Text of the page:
He awoke very suddenly, he knew not how many hours later, as though some unusual sound, penetrating his dreams, had jerked him back to consciousness. The room was in dense darkness, the fire in the hearth having died quite away; and he could hear nothing but the rain beating against the windows, and the howl of the wind, more subdued now, round the corner of the building. Yet even as he wondered whether perhaps he had been awakened by the fall of a tile from the roof, or the slamming of a door left carelessly open, he received so decided an impression that he was not alone in the room, that he raised himself quickly on to one elbow, straining his eyes to see through the smothering darkness. He could hear nothing but the wind and the rain, but the impression that someone was in the room rather grew on him than abated, and he said sharply, ‘Who is there?’
Georgette Heyer’s writing quite resembles that of Jane Austen’s. (What an adjustment from the likes of Hemingway whose writing I’ve feasted on this summer! Consider these two descriptions of spring, the first from Georgette: “It was a fine day towards the close of March, the ground rather heavy from recent rains, but fast drying under a strong wind, blowing from the east. The hedgerows were bursting into new leaf, and the banks were starred with primroses.” Compared to Ernest: “In the spring mornings I would work early while my wife still slept. The windows were open wide and the cobbles of the street were drying after the rain.” from A Moveable Feast)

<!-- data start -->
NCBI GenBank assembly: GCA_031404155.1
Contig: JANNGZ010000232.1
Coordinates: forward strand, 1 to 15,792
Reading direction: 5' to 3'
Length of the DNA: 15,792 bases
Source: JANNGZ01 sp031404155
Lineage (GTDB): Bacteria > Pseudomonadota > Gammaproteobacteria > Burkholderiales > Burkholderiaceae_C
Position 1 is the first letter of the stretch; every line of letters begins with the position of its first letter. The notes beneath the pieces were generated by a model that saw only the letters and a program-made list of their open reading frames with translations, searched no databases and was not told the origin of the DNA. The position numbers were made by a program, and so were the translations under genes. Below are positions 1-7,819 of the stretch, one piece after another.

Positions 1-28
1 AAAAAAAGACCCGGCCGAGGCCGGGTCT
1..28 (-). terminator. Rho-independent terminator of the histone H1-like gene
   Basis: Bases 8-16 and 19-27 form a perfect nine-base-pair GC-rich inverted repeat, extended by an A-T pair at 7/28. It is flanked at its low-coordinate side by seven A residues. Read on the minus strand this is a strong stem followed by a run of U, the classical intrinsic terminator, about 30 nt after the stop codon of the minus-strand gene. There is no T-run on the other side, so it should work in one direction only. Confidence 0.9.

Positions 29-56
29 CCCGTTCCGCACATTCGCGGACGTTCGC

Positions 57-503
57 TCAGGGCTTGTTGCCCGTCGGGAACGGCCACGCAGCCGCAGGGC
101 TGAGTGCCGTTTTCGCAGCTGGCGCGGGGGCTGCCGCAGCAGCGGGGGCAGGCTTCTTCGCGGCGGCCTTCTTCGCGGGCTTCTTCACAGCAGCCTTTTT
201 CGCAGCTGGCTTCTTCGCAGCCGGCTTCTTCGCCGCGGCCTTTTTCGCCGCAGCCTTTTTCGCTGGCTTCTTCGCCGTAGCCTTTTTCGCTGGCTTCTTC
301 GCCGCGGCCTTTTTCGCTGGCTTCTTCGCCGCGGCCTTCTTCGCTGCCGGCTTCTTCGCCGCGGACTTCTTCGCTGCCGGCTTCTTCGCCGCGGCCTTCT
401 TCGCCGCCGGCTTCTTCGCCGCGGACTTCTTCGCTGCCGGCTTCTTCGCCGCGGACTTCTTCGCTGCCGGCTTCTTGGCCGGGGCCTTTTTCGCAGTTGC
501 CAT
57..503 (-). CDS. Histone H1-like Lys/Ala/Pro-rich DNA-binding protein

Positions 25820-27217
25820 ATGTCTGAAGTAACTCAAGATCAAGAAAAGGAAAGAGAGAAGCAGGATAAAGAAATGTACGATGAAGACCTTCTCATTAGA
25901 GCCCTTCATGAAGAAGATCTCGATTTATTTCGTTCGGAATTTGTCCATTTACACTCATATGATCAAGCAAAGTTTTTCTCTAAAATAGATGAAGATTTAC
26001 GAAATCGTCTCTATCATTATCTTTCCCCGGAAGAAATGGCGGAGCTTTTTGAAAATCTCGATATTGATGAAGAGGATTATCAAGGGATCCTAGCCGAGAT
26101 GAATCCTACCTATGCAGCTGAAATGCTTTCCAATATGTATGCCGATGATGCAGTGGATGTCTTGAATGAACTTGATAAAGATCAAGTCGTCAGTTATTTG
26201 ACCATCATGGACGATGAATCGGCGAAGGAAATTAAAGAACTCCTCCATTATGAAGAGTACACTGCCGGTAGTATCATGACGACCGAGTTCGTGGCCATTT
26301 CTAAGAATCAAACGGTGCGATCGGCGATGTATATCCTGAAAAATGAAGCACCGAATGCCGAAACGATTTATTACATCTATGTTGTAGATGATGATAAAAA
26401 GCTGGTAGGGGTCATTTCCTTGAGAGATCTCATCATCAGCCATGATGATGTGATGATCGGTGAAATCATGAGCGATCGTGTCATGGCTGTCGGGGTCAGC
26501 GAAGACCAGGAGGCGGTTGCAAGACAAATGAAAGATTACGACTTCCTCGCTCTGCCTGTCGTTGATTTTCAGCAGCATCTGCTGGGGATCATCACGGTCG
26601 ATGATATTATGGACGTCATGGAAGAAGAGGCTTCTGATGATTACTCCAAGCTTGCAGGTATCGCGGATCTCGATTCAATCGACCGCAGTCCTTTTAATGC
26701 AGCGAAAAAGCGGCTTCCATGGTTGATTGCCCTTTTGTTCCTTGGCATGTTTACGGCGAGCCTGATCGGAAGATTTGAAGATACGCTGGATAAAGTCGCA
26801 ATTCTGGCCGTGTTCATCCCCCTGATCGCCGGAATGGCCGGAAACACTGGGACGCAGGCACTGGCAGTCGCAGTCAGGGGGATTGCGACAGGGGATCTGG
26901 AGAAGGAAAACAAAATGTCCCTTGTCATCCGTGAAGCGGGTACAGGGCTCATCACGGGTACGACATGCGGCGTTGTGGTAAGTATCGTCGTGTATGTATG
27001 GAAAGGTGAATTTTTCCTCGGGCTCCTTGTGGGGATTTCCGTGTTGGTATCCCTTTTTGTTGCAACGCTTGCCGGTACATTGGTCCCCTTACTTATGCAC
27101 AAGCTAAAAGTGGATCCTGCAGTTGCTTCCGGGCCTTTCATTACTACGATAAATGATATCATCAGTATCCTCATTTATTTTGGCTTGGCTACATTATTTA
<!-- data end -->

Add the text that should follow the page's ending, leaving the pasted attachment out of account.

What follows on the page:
Like Austen’s novels, The Quiet Gentleman is categorized as romance; however Heyers’ writing can be differentiated further into the category of Regency romance because it contains elements of mystery and satire, lots of dialogue between members of the opposite sex, and detailed descriptions of balls, hunting, riding, theater, suppers and other social activities pertaining to 19th century England. Here is one of the first bits of mystery in The Quiet Gentleman:
Such suspense! Reminiscent even of Jane Eyre, this passage had me caught up in the intrigue wondering what, in fact, was going on. All I knew was that Gervase Frant, the seventh Earl of St Erth, had returned to his home after the death of his father. At this home, Stanyon, live his stepmother, the Dowager, as well as Martin, his brother, and Theo, his cousin. A heated rivalry has occurred between Martin and Gervase because Martin felt threatened about losing the affections of Marianne Bilderwood to his elder brother.
Suspicious events occur: the omission by Martin of informing Gervase that the bridge is not safe to cross when Gervase is out riding his grey horse, Cloud; the aforementioned intrusion into Gervase’s bedroom in the middle of the night; and then a cord, stretched across the path, causes Cloud to stumble and Gervase to lie stunned in the middle of the road where house guest Miss Morville comes upon him and rescues him. Is anyone attempting to take Gervase’s life? Is it, in fact, Martin? Who will win the lovely Marianne Bilderwood’s affection? These are a few of the plots within this novel, one which I was surprisingly delighted to read.
There is enough romance, enough ridiculous repartee, enough family drama to enrapture any one’s heart. Even mine which, rather jaded, tends to scorn books in the romance department.